The Federal Aviation Administration has published its regulations for small drones, a key move toward integrating commercial use of the technology into America’s airspace.

The Small Unmanned Aircraft Rule (Part 107) was finalized by the FAA and Department of Transportation on June 21 and published in the Federal Register Tuesday. The rule comes into effect Aug. 29 2016.

Development of drones, also known as Unmanned Aircraft Systems (UAS) and Unmanned Aerial Vehicles (UAVs), has ramped up dramatically in recent years. The new rule could have a major impact on commercial drone use in areas such as crop and pipeline inspection and aerial photography, as well as research, education and rescue operations.

The rule limits the unmanned aircraft weighing less than 55 pounds to daylight or civil twilight (30 minutes before official sunrise to 30 minutes after official sunset, local time) flight, provided appropriate anti-collision lighting is used. The drone must stay within the remote pilot or operator’s visual line-of-sight at a maximum altitude of 400 feet. If the drone is higher than 400 feet, it must remain within 400 feet of a structure, according to the FAA.

The rule also requires that an individual operating a small UAS must either hold a remote pilot airman certificate with a small UAS rating or be under the direct supervision of someone who holds the certificate (the remote pilot in command). To qualify for the remote pilot airman certificate the person must pass an aeronautical knowledge test. However, individuals who hold a part 61 pilot certificate other than student pilot can also qualify for the certificate by completing a flight review and an FAA training course. Remote pilot certificate candidates will also be vetted by the Transportation Security Administration (TSA) and must be more than 16 years old.

Related:

The FAA estimates that the out-of-pocket cost for an individual to become certificated as a remote pilot with a small UAS rating is $150.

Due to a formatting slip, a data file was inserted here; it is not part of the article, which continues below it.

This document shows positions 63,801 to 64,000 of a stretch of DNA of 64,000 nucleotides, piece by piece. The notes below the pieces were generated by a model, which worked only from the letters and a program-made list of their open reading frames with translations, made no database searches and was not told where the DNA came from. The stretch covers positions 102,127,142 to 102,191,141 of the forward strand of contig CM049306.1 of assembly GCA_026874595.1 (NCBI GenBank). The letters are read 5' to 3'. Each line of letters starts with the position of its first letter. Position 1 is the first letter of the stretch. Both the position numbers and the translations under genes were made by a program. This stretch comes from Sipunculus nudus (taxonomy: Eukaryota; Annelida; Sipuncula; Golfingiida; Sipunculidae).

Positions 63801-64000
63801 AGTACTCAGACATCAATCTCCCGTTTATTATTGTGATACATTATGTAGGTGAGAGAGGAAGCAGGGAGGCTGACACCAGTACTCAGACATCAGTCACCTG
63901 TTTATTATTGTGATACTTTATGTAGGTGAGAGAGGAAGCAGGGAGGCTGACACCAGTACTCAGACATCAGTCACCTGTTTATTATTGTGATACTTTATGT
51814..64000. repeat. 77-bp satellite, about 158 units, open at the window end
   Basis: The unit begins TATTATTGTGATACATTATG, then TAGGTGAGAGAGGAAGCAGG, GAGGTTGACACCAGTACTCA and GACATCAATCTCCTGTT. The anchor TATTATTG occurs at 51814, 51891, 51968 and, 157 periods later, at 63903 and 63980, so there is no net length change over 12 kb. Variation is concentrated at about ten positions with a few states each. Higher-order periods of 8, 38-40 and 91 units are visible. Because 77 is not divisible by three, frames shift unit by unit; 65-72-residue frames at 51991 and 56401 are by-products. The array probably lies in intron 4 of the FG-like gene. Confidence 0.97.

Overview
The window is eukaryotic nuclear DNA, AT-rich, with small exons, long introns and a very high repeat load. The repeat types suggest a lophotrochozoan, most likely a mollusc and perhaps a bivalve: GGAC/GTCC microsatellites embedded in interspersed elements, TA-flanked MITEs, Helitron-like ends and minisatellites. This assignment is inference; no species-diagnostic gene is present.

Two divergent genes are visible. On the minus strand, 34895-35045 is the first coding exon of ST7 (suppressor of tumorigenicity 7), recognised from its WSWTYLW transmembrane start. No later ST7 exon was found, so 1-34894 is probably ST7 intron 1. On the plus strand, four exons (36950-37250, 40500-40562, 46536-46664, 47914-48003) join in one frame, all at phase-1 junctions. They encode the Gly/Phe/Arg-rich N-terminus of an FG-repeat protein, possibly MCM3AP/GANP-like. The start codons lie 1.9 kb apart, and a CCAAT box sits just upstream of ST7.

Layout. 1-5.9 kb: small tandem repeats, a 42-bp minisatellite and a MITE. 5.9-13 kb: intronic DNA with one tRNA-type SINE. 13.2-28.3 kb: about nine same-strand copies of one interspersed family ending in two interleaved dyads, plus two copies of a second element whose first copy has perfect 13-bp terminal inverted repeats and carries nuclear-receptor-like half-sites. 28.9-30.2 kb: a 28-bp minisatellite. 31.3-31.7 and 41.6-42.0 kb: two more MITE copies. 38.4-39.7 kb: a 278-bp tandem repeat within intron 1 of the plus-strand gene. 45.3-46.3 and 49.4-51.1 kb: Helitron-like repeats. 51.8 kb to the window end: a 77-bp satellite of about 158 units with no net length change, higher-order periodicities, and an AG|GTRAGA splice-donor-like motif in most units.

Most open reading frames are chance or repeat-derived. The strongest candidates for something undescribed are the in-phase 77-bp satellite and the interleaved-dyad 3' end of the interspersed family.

The Association for Unmanned Vehicle Systems International (AUVSI), which represents the drone industry, welcomed the FAA’s small UAS rule.

AUVSI President and CEO Brian Wynne described the new rule as “a critical milestone” in the drone integration process and a victory for American businesses and innovators in a statement released last week.

“It establishes a clear regulatory framework and helps to reduce many barriers to civil and commercial operations, allowing anyone who follows the rules to fly in the national airspace,” he said. “Accelerating civil and commercial UAS operations will not only help businesses harness tremendous potential of UAS, it will also help unlock the economic impact and job creation potential of the technology.”

A report released by AUVSI in 2013 estimated that the expansion of UAS technology will create more than 100,000 jobs and have an economic impact of around $82 billion in the first decade following integration.

Drone maker DJI also welcomed the new regulations. “This is a watershed moment in how advanced technology can improve lives, as the Small UAS Rule allows companies, farmers, researchers and rescue services alike to explore how drones can let them do more at a lower cost and a lower risk,” said Brendan Schulman, DJI’s vice president of policy and legal affairs, in a statement released last week.

DJI notes that the new regulations replace the current FAA scheme that requires commercial drone operators to spend months waiting for an FAA exemption and to employ a pilot with a manned aircraft license from the FAA. “Those high barriers to entry have prevented many companies from exploring the benefits of drones in their industry, and have been a source of frustration for business owners for years,” it said, in its statement.

Critics, however, say that businesses will get maximum benefit from drones when operators are allowed to fly the technology beyond their visual line-of-sight.

Logan Harris, CEO of perimeter protection specialist SpotterRF, described the regulations as a step in the right direction, but said much more needs to be done. "The FAA must provide security personnel options to respond to the threat of dangerous activity by drones in and around vulnerable critical infrastructure, including power plants, dams, substations, and airports and around wild fires and law enforcement," he said, in a statement emailed to FoxNews.com. "A large number of organizations are expressing similar concerns."

Follow James Rogers on Twitter @jamesjrogers